I'm still quite a ways from FI, but I can comment on the mathematics of net worth increases.  When you first start out building your 'stach, virtually all of the increase in your portfolio comes from your contributions (savings).  Very little will come from interest.  Depending on your savings rate, roughly when you get about halfway to your FI number (say $500k if you are shooting for $1M), gains in your portfolio start coming more from dividends and interest than from your periodic contributions.
As a result, getting the second 'half' of your FI number is much easier (and faster) than getting the first half.

An example to illustrate my point. 
Assume the following (simplistic) assumptions: Target $1M, 7% real-annual returns, $25k annual contributions.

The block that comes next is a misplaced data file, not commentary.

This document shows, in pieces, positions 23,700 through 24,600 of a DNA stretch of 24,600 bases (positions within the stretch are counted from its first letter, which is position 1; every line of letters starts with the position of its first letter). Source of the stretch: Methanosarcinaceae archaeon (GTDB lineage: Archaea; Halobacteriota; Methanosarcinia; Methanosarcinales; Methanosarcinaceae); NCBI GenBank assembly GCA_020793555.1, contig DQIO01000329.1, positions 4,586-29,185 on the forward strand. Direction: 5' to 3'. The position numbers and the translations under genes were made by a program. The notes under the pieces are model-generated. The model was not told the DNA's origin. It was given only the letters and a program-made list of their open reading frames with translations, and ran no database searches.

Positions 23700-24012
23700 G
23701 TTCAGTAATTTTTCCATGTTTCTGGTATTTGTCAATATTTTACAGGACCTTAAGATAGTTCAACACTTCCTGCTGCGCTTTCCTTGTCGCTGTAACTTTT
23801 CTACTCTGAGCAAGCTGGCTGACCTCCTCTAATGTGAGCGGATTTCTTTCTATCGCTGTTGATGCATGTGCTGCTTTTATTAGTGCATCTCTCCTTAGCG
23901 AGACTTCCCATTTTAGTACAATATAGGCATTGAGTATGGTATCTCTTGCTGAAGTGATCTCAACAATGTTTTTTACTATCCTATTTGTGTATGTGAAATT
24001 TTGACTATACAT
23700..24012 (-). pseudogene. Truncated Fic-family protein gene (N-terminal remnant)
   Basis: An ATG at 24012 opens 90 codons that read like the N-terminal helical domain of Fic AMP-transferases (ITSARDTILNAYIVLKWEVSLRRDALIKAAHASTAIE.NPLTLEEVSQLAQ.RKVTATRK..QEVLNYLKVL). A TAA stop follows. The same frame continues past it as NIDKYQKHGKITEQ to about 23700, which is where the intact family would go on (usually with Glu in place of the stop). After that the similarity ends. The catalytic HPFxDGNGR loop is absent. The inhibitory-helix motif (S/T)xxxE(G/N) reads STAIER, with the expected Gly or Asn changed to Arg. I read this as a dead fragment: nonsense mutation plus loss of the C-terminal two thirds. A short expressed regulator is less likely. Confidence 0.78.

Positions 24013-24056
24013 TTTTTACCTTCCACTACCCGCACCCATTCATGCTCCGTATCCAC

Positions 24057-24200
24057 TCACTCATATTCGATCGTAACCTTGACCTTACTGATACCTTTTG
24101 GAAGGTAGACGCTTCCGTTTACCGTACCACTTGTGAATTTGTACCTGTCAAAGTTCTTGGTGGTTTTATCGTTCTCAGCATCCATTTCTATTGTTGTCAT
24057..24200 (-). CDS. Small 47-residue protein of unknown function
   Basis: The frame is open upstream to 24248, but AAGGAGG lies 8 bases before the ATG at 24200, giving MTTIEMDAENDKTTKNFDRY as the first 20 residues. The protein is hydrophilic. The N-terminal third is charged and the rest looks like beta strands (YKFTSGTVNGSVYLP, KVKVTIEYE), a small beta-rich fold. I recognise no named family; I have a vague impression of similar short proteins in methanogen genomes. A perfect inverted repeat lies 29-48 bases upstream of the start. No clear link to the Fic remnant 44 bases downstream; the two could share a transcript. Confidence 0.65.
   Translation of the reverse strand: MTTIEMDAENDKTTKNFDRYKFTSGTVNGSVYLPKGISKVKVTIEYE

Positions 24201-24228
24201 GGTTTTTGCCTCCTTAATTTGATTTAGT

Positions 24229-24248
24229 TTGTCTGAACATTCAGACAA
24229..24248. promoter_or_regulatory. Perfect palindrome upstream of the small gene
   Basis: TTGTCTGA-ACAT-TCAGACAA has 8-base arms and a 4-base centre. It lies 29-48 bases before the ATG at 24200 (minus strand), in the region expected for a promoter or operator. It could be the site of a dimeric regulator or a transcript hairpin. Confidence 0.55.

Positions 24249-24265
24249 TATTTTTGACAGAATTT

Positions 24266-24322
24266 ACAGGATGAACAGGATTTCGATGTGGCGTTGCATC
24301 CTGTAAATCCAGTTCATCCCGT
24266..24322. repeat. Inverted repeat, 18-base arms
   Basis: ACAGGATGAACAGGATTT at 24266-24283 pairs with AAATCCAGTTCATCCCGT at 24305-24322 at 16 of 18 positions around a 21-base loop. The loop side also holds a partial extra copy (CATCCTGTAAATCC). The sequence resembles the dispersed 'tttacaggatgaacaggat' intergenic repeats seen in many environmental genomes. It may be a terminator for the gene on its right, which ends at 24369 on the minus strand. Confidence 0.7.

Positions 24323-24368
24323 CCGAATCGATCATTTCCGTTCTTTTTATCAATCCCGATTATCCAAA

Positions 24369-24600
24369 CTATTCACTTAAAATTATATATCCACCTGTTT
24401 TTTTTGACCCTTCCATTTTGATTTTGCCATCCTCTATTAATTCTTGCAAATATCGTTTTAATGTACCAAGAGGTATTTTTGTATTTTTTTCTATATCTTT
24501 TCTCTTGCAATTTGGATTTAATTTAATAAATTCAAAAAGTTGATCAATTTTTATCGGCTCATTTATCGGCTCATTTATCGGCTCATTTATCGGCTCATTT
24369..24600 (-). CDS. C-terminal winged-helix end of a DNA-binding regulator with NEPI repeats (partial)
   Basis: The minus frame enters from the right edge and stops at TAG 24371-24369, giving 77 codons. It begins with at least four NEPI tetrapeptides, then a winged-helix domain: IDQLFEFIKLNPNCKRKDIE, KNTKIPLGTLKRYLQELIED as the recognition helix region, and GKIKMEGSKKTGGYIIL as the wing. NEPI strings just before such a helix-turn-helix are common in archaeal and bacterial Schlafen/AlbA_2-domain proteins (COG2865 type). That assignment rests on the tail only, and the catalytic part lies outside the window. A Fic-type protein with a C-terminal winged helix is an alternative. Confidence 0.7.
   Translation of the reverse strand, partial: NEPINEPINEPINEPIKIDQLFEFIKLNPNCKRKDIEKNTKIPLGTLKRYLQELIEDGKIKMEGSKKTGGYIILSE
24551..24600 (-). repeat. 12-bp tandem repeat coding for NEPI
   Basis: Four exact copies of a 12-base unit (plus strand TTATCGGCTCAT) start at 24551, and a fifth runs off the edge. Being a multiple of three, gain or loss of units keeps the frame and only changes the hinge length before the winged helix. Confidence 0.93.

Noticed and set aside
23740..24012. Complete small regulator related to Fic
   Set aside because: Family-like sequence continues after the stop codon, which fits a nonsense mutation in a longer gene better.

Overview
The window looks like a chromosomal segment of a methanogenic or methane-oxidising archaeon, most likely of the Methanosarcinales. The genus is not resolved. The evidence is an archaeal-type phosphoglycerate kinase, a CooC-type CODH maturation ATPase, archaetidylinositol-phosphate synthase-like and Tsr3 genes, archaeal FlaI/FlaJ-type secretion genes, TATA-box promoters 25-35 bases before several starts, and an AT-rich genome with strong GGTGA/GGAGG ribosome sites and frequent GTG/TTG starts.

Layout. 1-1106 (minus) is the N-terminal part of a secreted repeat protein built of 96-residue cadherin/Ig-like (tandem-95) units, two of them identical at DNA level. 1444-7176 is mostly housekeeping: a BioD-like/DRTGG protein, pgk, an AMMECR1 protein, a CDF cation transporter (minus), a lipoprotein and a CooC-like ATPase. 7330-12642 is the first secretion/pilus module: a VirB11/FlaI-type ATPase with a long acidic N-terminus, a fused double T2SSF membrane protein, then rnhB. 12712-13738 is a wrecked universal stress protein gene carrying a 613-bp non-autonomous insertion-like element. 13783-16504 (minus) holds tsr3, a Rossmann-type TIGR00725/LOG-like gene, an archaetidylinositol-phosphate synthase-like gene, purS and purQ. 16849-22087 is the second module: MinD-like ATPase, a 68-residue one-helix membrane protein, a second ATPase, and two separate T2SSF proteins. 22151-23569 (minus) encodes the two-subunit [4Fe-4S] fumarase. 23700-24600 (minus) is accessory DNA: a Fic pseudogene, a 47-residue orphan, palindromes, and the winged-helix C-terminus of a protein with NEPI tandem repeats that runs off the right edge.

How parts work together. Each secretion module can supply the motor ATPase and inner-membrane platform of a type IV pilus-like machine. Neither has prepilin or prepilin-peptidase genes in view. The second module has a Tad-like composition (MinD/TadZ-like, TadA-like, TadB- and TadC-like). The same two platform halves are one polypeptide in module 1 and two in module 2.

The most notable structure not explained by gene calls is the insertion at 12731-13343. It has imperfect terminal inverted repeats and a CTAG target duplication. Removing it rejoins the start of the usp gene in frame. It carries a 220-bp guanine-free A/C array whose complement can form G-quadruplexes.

It will take almost 13 years to reach the halfway point ($500k), and total contributions of $325k.
But, it will take just 6 more years to go from $500k to $1M, and only $150k in additional contributions.

The take-home here is that contributions matter a LOT during the first several years (and returns matter very little).  Conversely, during the last few years your returns matter a LOT and contributions matter much less.

catccc

  • Handlebar Stache
  • *****
  • Posts: 1663
  • Location: SE PA
We broke 500K a few months ago, and honestly, from a month to month basis, it still seems like we are only creeping along. 

But then when I look at it on an annual basis, I get a really different feeling.  Knowing that my NW increased 99K year-over-year in 2013, that our salary was only 85K (40K spending, 35K savings, remainder taxes, approximately).  Essentially, for the year, the investment return would have covered our annual expenses and then some.  That feels pretty good!